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I agree Teejay about the erratic nature of Andy's serve.  It wouldn't surprise me in the least if it is the result of his back problem.  I also think that the deterioration of his first serve percentage in the third and fourth sets on Sunday may well have been linked to the bad fall that he took.  He fell on his hip which could well have jarred his back, making it diffiult to push up.  Who could blame him for not saying anything about it after all the flack he took in Paris.

Alis, I wondered about the fall when he landed on his hip too. I actually remember thinking at the time, judging by his expression, that he could have jarred his back. I am awaiting the DVD of the match (assuming I can bear to watch it again!) and I will certainly be looking at the fall to see if it definitely does seem to be linked with his first serve percentage dropping. I wouldn't be at all surprised. Don't get me wrong, I'm not seeking to find a reason for the loss really, but it did make me think.

It seems obvious to me that if Andy did hurt himself (I just wouldn't be surprised, he took so many falls, the one scared the life out of me, how he didn't break his neck I will never know) he wouldn't want to say anything and drag the issue up again. Apart from anything else he would have been accused of being disrespectful to Federer. It would also explain (as if he needed to) why he was so very upset when he lost. I hate to think he could possibly have lost due to any injury, so I have to say I hope it isn't the case. I'm still gutted for him that he lost, that's enough.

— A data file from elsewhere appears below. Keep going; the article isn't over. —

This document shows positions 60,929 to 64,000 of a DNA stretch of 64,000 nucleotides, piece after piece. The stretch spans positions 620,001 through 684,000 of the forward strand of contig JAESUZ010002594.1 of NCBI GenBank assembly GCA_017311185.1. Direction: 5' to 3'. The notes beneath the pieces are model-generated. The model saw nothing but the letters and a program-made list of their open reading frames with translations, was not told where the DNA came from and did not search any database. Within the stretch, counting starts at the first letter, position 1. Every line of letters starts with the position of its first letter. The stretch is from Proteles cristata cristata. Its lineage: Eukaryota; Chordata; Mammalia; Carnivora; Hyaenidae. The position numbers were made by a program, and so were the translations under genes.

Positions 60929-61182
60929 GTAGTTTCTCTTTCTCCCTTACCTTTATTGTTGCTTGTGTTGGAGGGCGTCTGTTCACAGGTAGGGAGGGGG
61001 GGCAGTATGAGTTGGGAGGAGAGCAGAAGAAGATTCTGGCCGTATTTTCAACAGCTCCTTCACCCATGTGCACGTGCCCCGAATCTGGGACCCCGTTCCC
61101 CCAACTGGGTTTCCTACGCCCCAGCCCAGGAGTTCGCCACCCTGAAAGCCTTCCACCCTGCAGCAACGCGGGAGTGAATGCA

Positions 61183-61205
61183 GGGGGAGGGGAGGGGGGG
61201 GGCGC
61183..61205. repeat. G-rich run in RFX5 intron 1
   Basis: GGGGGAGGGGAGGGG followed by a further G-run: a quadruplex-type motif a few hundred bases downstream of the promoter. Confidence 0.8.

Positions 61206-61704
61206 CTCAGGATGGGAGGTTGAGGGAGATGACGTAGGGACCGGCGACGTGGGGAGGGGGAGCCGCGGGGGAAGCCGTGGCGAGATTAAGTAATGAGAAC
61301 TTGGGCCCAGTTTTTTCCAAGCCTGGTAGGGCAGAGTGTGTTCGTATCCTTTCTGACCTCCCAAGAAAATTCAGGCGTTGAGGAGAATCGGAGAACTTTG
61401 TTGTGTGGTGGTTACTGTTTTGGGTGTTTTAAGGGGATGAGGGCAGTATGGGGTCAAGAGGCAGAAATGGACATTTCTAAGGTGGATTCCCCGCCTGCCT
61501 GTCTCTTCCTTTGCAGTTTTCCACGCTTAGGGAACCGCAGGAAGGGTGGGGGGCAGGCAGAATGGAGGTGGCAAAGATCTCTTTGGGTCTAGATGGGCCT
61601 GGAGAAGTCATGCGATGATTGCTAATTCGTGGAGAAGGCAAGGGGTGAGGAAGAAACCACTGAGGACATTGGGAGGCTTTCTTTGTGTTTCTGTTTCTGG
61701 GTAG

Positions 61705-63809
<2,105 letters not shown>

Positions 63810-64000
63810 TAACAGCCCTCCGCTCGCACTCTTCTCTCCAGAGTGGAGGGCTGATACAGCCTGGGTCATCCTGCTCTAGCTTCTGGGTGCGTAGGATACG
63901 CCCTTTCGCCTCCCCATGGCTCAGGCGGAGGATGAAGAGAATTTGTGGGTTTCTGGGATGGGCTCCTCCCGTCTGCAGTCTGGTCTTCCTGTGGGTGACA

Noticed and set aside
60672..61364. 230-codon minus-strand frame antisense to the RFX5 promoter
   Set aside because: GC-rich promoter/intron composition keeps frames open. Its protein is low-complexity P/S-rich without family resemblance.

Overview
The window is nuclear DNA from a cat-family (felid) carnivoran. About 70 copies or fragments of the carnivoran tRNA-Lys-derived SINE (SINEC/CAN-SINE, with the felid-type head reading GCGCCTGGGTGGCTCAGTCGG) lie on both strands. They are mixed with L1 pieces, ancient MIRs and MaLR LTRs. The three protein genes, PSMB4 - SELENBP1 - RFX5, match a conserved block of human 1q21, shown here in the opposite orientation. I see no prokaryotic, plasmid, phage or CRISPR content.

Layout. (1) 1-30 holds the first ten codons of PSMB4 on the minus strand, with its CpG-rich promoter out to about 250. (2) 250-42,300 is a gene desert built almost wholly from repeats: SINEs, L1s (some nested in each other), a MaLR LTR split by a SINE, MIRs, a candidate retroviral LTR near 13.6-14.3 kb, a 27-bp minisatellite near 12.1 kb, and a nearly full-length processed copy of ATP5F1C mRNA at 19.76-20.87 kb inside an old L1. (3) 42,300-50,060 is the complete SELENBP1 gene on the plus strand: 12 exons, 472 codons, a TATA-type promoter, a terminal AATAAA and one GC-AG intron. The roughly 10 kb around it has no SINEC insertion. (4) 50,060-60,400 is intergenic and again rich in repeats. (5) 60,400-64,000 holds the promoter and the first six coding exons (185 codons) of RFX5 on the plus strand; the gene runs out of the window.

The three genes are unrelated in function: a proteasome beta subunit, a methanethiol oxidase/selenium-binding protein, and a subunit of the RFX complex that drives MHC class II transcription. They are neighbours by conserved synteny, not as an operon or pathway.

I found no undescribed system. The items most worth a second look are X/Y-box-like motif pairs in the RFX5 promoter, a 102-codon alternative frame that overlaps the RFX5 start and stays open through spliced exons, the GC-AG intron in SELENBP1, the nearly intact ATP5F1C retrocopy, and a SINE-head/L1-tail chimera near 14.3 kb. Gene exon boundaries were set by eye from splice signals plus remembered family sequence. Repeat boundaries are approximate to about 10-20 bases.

Sure, getting tight doesn't help the first serve either, but I don't know. I just don't remember Andy's first serve being quite as erratic as it has been this year. It either seems to be brilliant, i.e. like in the latter two sets against Cilic when he served like a machine, or he has a tough time getting it to go in. It's such a shame, because it seems so obvious to me that when it does go in the rest of his game flows so beautifully.